Panzer Dragoon II Zwei, Reviewed by Solo Wing

A review of Panzer Dragoon II Zwei.

Team Andromeda looked over the first Panzer Dragoon, took the good ideas and discarded the bad. They then went over the good ideas, improved them, changed them around until they were tweaked, and added all new concepts. The result: a sequel that was improved in every way with enough innovative features to be fairly called a step forward for the series.

Panzer Dragoon Zwei was a sequel to Panzer Dragoon in the order that they were released, but story wise Zwei (meaning two in German), actually takes place before the original game. As with all the Panzer Dragoon games on Sega’s Saturn, Panzer Dragoon Zwei features an impressive opening full motion video sequence that explains how the story of the dragon began. The plot is more detailed than before and even has references to the game’s RPG sequel, Panzer Dragoon Saga, which wasn’t released until two years later. It shows how much thought and planning Team Andromeda must have put into the game compared to the last, not just in its own storyline, but also planning ahead for Panzer Dragoon Saga.

The graphics in Panzer Dragoon Zwei take a huge leap past the original’s first generation looks, but it is the artistic style of the game’s world that captures the imagination of the player. The desolate environments lure the player into the world of Panzer Dragoon Zwei, along with the diverse ship and enemy designs, as well as a variety of unique dragon forms. Panzer Dragoon Zwei was one of the first Saturn games that I played and although I hate to not rate a game by how it plays, I can safely say that the beautiful, unrivaled game world was enough to make me purchase a Saturn.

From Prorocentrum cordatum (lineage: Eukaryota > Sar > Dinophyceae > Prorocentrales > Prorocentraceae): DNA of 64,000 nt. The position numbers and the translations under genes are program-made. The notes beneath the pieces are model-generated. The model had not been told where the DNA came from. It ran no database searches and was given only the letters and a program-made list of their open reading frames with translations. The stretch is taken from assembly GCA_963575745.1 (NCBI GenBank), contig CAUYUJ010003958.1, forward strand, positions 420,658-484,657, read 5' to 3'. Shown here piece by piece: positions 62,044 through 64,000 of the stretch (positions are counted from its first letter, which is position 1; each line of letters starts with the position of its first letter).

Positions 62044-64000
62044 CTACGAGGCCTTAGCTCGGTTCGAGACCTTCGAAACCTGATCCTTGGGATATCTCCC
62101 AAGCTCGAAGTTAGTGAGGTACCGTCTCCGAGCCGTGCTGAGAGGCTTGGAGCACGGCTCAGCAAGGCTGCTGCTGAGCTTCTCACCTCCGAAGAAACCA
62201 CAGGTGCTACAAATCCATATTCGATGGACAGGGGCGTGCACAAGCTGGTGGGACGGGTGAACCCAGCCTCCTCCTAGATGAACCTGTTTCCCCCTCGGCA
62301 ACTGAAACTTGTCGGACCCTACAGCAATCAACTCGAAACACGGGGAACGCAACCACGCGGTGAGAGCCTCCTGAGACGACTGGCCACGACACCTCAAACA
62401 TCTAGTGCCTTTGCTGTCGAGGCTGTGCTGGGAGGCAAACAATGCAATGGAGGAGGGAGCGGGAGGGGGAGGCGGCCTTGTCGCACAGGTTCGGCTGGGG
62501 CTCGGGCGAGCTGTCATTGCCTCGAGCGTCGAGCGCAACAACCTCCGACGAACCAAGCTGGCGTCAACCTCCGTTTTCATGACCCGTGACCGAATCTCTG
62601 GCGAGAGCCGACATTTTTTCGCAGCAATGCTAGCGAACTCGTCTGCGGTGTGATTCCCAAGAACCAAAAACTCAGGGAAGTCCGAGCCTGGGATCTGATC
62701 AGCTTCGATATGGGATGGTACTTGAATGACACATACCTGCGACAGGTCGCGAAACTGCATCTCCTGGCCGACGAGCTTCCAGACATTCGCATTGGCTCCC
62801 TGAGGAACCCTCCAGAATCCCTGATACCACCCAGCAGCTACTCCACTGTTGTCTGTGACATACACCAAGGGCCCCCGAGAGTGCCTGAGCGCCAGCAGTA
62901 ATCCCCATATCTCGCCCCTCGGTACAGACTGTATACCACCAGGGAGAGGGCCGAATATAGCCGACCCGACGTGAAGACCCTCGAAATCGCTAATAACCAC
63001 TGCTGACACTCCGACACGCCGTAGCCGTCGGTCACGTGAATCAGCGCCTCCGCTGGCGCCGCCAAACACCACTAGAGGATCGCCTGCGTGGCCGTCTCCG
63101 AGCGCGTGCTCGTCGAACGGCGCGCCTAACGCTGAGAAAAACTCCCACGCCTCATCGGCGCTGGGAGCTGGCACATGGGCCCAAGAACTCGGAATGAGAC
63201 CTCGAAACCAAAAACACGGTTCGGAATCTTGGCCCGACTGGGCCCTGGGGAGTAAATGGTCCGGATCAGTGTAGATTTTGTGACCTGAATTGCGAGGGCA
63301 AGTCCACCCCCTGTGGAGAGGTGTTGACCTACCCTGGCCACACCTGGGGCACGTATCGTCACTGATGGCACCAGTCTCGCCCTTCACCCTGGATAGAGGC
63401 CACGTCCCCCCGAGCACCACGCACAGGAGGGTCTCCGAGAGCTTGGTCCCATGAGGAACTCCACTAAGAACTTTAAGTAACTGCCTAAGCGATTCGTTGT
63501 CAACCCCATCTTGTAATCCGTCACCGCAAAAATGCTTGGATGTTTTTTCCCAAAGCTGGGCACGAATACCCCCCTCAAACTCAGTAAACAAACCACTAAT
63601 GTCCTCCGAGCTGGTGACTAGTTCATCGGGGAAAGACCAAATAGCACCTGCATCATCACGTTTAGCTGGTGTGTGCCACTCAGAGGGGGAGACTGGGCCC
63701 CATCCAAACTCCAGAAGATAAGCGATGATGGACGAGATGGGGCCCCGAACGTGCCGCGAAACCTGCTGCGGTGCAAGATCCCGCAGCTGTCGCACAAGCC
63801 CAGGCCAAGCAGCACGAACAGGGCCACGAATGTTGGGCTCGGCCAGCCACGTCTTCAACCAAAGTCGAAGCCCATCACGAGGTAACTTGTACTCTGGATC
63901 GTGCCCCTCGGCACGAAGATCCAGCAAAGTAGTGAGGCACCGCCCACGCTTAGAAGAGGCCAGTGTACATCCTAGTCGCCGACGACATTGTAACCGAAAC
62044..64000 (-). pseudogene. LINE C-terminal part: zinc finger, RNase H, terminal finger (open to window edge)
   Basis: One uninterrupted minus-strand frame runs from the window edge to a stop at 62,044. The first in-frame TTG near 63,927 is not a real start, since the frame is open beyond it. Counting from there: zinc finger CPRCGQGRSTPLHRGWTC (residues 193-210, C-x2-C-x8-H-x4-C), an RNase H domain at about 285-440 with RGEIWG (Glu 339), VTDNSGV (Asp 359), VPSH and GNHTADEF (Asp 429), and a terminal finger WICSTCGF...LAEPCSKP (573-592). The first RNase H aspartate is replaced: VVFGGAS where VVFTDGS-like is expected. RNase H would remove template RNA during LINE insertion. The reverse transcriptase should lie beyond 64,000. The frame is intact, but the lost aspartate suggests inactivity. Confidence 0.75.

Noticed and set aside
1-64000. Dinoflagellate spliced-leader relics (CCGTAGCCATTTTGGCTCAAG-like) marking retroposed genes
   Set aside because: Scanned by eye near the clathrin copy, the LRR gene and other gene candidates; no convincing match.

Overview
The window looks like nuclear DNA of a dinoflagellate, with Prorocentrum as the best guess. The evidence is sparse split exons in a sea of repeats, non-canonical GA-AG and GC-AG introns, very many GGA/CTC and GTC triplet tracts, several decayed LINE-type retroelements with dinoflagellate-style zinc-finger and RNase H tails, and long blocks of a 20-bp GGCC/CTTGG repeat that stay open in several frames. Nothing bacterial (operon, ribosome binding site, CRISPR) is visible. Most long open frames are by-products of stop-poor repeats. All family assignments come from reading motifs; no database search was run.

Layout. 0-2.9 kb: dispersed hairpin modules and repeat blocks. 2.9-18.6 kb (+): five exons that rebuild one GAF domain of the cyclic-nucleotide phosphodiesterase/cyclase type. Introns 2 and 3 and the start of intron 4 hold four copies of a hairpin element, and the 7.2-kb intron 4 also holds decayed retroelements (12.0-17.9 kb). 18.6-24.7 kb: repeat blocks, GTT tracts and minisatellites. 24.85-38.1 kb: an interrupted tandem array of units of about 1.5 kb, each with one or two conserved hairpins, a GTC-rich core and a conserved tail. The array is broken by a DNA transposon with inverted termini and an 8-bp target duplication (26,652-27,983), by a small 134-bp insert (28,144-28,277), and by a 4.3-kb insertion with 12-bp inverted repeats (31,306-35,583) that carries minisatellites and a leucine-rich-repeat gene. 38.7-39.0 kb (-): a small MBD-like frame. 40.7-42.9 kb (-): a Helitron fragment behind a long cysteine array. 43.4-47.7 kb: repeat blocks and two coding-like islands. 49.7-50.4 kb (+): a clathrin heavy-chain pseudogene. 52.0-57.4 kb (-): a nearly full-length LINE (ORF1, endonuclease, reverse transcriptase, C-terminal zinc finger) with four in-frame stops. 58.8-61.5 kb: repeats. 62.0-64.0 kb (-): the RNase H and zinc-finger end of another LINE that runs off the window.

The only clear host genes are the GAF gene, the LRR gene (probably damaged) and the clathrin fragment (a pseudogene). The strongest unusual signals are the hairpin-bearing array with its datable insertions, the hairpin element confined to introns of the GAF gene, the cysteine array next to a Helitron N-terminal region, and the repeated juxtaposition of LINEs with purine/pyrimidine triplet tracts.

That’s not to say the game doesn’t play well. As mentioned earlier, Panzer Dragoon Zwei enhances every aspect of the original game design. The game now plays faster, and the controls have been fine tuned to make the dragon far more responsive. On the subject of movement, the player now has more control over the dragon in another respect; Panzer Dragoon Zwei introduces multiple routes into the game levels. At certain points of the stage the path will split into two. By nudging the dragon towards one of them, that path will be taken. The various paths join together again at the end of the level.

Another new feature is the dragon evolution system. Now there is a purpose to getting 100% shot down ratio on every stage (besides being able to say you did it). By blasting enough enemies out of the sky, the dragon sheds his skin and morphs into a more advanced form. While this doesn’t change the gameplay dramatically, it is the new touches like this that add significant replay value to the Panzer Dragoon sequel.

Of course the music is extremely well composed, as with all of the series. In my opinion, Zwei’s atmospheric tunes are the best I’ve heard out of all the Panzer Dragoon games on the Saturn, in some respects even more so than Panzer Dragoon Saga’s dramatic themes. It is hard to forget tracks like ‘The Expected Enemy’ and ‘Giant Creature’ because they bring the boss fights to life. The sound is equally brilliant, especially the use of the Panzer Dragoon language which makes an appearance once again.

Because of the increase of different paths and options, Panzer Dragoon Zwei has very good replay value. Like the first game, Zwei is a bit short, but the fact that it plays so much better makes you want to continue replaying the stages. After the game is completed, a new option appears called Pandra’s Box. The more the game is played, the more extra options appear in the box. New weapons, dragon types, and secret modes to name a few. It’ll take you hours to unlock them all.

So what would I say about this game overall? Well in my opinion it is one of the best, if not the best, 3D shoot ‘em up on the Saturn. If you’ve played the original and liked it then I can tell you now, Panzer Dragoon Zwei is at least twice as fun, impressive, and atmospheric. Even Panzer Dragoon Orta doesn’t capture quite the same magic as Zwei did, a testament of the game’s place as the definitive shooter in the Panzer Dragoon series.

Visual Style
Reply Value
9/10 (90%)